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Western tech continues to flow into Russia despite sanctions: Report

western-tech-continues-to-flow-into-russia-despite-sanctions:-report

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Russia has continued to receive computer parts from American tech companies despite Western sanctions, helping fuel their military’s equipment in the country’s war with Ukraine.

“It’s quite simple… Without those U.S. chips, Russian missiles and most Russian weapons would not work,”a senior Ukrainian official told Reuters, which reviewed several cases of U.S. tech in Russian weapons used in Ukraine.

In one example, the Ukrainian military found several computer chips inside an unexploded Russian 9M727 cruise missile, according to the report. Many of those chips and signal processors were stamped with the names of U.S. chip-makers such as Texas Instruments, Intel-owned Altera, Xilinx, and Maxim Integrated Products.

The chips were found in the weapons despite the U.S. and other allies banning high-tech exports to Russia in a bid to weaken its military industry, with tech companies soon announcing that they had halted their shipments to Russia. But shipments to Russia haven’t stopped, the report said, pointing to “thousands of shipments” to Russia. While the problem was mostly contained to unauthorized suppliers, the report found instances of shipments from the manufactures themselves.

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Multiple rocket launchers fire during the Belarusian and Russian joint military drills

Multiple rocket launchers fire during the Belarusian and Russian joint military drills (Russian Defense Ministry Press Service via AP, File)

Reuters alerted AMD, Analog Devices, Infineon, Intel and Texas Instruments that some of those shipments came after Russia’s invasion of Ukraine. AMD, Analog Devices and Infineon responded that they have launched internal investigations. Infineon and Texas Instruments told Reuters that their shipments were already bound for Russia before the invasion, while Intel acknowledged internal company deliveries that were shipped before it cut off its Russian operations in April.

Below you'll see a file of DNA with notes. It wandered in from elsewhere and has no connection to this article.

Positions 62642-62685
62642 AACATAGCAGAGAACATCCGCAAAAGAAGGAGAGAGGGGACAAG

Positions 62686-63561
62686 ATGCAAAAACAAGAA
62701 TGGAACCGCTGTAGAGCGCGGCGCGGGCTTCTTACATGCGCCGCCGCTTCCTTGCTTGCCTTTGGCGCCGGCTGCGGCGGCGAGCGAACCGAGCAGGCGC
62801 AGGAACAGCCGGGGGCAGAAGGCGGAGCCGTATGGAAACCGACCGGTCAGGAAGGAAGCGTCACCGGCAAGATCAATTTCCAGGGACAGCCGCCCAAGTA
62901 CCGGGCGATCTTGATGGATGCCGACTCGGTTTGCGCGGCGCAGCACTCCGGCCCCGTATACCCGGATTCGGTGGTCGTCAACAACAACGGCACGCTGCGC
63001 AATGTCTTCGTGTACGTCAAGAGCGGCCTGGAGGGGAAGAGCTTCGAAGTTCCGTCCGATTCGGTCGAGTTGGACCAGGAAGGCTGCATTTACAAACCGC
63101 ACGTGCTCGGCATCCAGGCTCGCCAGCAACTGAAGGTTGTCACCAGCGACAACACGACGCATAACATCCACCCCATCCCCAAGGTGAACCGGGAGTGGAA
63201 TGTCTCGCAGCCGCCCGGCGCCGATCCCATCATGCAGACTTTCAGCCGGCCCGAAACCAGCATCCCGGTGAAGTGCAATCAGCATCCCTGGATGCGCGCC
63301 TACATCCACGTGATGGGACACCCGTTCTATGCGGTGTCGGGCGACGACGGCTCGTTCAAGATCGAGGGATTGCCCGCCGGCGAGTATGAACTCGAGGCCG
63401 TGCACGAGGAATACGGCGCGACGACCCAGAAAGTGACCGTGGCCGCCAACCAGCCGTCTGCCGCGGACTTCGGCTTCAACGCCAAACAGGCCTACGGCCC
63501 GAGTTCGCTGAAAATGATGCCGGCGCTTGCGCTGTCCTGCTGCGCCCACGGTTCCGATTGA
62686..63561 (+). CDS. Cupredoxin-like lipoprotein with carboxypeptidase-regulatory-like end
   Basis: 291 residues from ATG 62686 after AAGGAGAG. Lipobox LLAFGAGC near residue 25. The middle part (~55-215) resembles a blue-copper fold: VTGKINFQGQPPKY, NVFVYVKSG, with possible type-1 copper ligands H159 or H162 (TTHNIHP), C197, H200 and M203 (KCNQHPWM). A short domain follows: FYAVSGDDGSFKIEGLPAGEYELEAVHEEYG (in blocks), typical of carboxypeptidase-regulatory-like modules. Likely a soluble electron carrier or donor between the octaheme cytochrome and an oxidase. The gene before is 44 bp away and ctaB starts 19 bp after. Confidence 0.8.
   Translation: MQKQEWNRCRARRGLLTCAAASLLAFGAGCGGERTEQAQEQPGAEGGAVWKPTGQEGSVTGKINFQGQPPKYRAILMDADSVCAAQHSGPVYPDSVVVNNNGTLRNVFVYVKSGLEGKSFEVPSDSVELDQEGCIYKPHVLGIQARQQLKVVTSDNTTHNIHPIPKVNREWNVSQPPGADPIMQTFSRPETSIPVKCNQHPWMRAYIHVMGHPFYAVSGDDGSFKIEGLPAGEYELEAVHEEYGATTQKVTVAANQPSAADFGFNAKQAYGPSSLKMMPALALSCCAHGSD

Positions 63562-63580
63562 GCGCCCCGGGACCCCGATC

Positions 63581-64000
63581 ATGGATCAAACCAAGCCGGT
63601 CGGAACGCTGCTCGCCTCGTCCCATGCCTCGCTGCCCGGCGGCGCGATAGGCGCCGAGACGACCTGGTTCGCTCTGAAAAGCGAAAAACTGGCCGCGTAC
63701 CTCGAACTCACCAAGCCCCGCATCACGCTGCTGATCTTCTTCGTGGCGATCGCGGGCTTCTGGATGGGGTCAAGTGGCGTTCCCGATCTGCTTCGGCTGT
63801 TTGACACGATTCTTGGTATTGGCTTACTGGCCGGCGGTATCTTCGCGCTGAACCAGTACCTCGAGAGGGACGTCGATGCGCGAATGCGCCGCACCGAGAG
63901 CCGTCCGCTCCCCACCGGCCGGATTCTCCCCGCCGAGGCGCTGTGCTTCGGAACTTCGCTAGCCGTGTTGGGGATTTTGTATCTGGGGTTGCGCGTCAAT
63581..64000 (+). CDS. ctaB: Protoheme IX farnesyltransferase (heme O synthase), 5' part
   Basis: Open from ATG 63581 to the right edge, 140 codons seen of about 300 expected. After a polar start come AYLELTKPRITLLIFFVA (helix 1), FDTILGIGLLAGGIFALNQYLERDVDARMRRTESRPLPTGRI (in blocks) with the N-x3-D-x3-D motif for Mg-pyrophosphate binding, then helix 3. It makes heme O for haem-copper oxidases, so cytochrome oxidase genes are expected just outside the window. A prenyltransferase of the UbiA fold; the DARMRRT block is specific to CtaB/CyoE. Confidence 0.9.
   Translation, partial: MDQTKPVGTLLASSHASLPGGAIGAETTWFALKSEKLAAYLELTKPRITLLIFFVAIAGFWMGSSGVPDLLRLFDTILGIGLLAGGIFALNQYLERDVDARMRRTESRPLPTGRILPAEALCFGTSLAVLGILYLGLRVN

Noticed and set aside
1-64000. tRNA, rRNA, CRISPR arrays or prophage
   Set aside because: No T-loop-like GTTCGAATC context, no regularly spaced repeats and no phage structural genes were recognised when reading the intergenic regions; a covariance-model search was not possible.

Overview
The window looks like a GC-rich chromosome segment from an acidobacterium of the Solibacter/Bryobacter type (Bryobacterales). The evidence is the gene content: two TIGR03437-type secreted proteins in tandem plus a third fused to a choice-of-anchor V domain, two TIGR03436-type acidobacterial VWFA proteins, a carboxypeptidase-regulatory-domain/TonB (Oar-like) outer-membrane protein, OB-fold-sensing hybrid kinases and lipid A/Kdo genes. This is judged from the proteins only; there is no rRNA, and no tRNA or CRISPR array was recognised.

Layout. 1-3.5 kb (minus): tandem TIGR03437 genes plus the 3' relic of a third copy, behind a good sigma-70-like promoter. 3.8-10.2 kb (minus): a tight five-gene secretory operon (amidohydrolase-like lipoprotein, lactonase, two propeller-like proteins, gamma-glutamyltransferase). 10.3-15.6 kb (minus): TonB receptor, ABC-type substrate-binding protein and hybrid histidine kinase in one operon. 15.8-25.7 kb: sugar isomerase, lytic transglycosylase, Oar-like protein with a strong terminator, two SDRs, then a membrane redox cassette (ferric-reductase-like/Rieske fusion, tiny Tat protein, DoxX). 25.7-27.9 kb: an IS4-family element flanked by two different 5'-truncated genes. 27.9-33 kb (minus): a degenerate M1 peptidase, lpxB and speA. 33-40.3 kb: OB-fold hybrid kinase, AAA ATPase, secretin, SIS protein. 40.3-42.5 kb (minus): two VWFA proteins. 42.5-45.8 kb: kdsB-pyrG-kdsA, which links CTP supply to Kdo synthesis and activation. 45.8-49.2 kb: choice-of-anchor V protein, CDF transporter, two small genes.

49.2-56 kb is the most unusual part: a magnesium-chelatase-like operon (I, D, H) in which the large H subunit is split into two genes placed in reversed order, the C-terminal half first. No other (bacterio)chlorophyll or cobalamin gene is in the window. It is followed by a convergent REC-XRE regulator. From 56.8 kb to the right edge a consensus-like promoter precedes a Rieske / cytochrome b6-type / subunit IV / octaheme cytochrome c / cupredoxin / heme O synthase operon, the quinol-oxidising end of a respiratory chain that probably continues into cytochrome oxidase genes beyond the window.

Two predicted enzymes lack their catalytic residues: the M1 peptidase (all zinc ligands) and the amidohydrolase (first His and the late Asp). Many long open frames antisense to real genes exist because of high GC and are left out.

In a statement to Reuters, Infineon said it was “deeply concerned should our products be used for purposes for which they were not designed,” while Intel said it “does not support or tolerate our products being used to violate human rights.”

Russia heavily relies on Western electronics for its more advanced weapons systems, and Ukrainian authorities saying Russian troops have fired more than 3,650 missiles and guided rockets on Ukrainian targets since the start of the war.

Ukrainian firefighters try to extinguish a fire in a warehouse after a Russian strike in Kharkiv, eastern Ukraine, Monday, May 30, 2022. 

Ukrainian firefighters try to extinguish a fire in a warehouse after a Russian strike in Kharkiv, eastern Ukraine, Monday, May 30, 2022.  (AP Photo/Bernat Armangue)

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A spokesman for the U.S. Department of Commerce told Reuters that the U.S. remains confident that the export restrictions imposed against Russia will work, arguing that Russia’s capability to launch such weapons will diminish when current stockpiles are diminished.

“The powerful export controls put in place by the U.S. and 37 allies and partners are severely impacting Russia’s access to items and technologies it needs to sustain its military aggression, including semiconductors,” the spokesperson said. “As time goes on and their stockpiles continue to diminish, our controls will bite even harder.”

Michael Lee is a writer at Fox News. Follow him on Twitter @UAMichaelLee

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Written by Worldman

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